The comfort women as a result defend Korean peninsula against Marxism and economic crisis today as well as had greatly contributed to S.Korean miracle economic growth in the past.
    S.Korea must realize that the offensive statues of the comfort woman have been and will be the symbol of S.Korean betray, perjury and calumny.
    The S.Korean government foundation is not only for S.Korean comfort women. Japan supports the foundation with a one-time contribution, and S. Korea takes accountability for searching the truth by focusing on fact and investigation at interest groups who makes perjury and calumny for money and Marxism but for comfort women.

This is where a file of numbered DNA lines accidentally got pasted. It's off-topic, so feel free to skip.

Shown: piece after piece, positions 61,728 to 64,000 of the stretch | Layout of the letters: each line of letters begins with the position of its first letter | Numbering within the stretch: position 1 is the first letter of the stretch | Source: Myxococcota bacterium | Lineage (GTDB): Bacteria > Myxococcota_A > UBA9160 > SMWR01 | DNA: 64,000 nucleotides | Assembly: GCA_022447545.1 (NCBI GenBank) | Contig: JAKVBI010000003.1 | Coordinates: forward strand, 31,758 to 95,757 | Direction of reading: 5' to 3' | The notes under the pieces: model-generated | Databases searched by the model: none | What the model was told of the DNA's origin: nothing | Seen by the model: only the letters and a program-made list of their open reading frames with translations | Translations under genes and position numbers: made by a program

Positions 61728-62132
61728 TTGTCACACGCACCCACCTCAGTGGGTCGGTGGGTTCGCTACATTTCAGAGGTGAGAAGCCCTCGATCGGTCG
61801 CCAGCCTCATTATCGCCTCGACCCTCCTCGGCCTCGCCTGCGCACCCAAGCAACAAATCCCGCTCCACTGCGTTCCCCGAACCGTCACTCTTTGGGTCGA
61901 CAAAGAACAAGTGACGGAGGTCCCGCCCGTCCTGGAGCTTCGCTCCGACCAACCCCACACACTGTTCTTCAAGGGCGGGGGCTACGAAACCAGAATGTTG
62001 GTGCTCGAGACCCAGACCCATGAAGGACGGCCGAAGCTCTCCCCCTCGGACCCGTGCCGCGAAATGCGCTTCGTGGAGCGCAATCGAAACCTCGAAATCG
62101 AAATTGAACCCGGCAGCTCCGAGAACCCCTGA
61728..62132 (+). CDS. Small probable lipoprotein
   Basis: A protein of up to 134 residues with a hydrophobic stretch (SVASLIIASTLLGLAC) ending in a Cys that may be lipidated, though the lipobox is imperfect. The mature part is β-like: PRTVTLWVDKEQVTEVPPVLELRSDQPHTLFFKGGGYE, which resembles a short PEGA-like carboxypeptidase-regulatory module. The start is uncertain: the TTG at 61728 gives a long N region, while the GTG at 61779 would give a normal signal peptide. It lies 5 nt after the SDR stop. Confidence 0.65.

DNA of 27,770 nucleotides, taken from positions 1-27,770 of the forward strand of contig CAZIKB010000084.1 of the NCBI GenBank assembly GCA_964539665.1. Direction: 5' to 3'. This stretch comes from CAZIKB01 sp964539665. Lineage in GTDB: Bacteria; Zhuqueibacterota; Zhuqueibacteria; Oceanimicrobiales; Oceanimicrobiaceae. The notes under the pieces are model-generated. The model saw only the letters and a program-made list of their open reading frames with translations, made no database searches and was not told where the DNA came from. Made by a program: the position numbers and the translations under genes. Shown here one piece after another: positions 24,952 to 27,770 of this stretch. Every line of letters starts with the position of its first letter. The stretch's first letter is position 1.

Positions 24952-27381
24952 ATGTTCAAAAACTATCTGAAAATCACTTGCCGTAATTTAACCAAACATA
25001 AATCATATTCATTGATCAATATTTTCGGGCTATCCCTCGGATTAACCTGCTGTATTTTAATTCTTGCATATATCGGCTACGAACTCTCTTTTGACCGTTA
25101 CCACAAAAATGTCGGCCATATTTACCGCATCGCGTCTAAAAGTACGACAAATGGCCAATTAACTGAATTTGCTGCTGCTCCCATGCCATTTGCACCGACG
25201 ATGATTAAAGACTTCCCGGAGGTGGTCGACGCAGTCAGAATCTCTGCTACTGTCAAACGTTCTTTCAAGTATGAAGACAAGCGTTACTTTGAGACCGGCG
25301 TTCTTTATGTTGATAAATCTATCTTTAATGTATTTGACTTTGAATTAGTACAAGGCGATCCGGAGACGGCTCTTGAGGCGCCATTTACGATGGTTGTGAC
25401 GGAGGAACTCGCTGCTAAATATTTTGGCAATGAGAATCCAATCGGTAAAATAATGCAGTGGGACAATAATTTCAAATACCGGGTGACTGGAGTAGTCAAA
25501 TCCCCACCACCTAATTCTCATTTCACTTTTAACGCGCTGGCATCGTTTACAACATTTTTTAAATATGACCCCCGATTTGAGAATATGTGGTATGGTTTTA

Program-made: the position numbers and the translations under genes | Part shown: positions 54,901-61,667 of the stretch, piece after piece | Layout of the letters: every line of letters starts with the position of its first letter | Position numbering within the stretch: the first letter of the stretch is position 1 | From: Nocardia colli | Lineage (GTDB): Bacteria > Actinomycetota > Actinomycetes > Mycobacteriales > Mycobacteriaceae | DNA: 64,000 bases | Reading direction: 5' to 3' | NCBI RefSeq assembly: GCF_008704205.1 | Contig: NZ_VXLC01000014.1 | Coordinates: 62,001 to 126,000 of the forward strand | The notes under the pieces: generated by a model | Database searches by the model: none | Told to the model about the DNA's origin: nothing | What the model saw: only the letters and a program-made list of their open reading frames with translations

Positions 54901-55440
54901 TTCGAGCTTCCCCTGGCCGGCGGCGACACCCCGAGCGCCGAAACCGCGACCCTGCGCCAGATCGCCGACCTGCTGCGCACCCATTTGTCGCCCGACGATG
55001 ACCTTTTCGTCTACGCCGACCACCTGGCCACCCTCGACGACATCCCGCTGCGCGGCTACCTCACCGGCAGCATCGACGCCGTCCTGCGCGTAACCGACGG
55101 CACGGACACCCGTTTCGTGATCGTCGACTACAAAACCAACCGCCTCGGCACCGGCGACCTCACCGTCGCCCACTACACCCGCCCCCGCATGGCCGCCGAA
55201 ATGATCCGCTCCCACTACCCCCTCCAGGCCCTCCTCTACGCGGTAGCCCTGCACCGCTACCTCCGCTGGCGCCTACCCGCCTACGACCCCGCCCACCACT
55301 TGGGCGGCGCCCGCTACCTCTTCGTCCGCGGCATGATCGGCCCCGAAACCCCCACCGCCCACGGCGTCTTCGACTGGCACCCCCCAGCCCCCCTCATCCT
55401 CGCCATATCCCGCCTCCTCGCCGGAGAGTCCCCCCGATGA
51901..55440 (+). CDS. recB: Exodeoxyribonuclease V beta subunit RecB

Park Chung Hee: Problems in regard to property and claims between Japan and Korea have been settled completely and finally.
    Kim Young Sam:S.Korea does not require compensation for comfort women issue
    Kim Dae-jung: Japan has apologized, and I have accepted it.
    Roh Moo-hyun: Historical issue never be talked during my period.
    Lee Myung-bak: S.Korea does not require apology on Japan.
    Park Geun Hye: S.Korea confirms that the issue is resolved finally and irreversibly.

    Japan had fulfilled responsibility completely and finally.

  • Fred Orangefield

    I have questions to the author of this article.

    * Why trusting the testimony by those old women that are proven to be inconsistent and untrustworthy?
    * Why ignoring the fact that fraud and perjury that are so common in that country?